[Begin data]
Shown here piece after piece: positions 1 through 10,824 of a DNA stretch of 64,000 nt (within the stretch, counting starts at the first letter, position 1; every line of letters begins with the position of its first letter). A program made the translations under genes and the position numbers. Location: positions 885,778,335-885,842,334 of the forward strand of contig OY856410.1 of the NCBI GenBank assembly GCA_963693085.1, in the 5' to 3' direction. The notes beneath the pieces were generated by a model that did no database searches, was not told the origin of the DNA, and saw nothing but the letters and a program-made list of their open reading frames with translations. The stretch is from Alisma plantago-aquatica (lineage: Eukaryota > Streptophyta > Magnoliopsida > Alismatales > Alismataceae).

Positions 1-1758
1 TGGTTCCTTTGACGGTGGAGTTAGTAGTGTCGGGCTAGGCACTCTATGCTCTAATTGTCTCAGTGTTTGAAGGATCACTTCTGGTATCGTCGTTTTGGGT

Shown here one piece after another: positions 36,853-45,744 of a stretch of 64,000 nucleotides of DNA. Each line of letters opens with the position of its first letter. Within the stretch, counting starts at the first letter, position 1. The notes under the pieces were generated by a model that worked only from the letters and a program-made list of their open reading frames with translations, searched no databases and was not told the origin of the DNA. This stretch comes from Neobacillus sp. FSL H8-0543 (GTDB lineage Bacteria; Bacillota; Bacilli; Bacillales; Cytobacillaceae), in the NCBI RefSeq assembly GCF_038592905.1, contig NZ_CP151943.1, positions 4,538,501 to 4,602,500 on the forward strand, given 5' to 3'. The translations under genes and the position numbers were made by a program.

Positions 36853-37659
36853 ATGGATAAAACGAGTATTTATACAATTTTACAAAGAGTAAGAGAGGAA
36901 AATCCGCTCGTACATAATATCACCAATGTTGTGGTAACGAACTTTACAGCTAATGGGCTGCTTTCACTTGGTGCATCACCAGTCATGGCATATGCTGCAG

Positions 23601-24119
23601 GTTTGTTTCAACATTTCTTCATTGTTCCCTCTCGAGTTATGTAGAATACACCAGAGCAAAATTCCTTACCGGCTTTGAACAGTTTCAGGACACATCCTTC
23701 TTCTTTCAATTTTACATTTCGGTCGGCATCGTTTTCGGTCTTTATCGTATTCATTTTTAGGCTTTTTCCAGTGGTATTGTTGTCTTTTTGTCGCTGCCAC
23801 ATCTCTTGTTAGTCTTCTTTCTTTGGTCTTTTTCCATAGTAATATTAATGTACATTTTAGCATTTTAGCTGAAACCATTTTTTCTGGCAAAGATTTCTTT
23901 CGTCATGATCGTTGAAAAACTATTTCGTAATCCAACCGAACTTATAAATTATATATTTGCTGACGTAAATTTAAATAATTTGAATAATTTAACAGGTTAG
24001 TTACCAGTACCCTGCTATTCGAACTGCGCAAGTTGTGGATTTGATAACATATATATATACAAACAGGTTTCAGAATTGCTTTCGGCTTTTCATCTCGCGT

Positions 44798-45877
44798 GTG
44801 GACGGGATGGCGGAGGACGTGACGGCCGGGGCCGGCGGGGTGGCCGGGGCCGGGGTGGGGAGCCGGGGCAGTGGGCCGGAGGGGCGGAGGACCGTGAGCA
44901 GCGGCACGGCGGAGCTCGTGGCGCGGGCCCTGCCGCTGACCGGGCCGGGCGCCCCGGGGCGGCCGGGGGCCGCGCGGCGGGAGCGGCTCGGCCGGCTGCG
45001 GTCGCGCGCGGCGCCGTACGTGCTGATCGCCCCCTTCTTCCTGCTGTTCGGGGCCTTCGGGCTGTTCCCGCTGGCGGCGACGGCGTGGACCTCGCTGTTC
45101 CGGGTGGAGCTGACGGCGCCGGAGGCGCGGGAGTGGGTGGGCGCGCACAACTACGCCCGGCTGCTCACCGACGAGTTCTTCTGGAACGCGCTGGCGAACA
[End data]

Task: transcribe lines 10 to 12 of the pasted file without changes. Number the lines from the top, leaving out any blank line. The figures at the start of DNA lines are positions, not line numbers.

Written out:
23701 TTCTTTCAATTTTACATTTCGGTCGGCATCGTTTTCGGTCTTTATCGTATTCATTTTTAGGCTTTTTCCAGTGGTATTGTTGTCTTTTTGTCGCTGCCAC
23801 ATCTCTTGTTAGTCTTCTTTCTTTGGTCTTTTTCCATAGTAATATTAATGTACATTTTAGCATTTTAGCTGAAACCATTTTTTCTGGCAAAGATTTCTTT
23901 CGTCATGATCGTTGAAAAACTATTTCGTAATCCAACCGAACTTATAAATTATATATTTGCTGACGTAAATTTAAATAATTTGAATAATTTAACAGGTTAG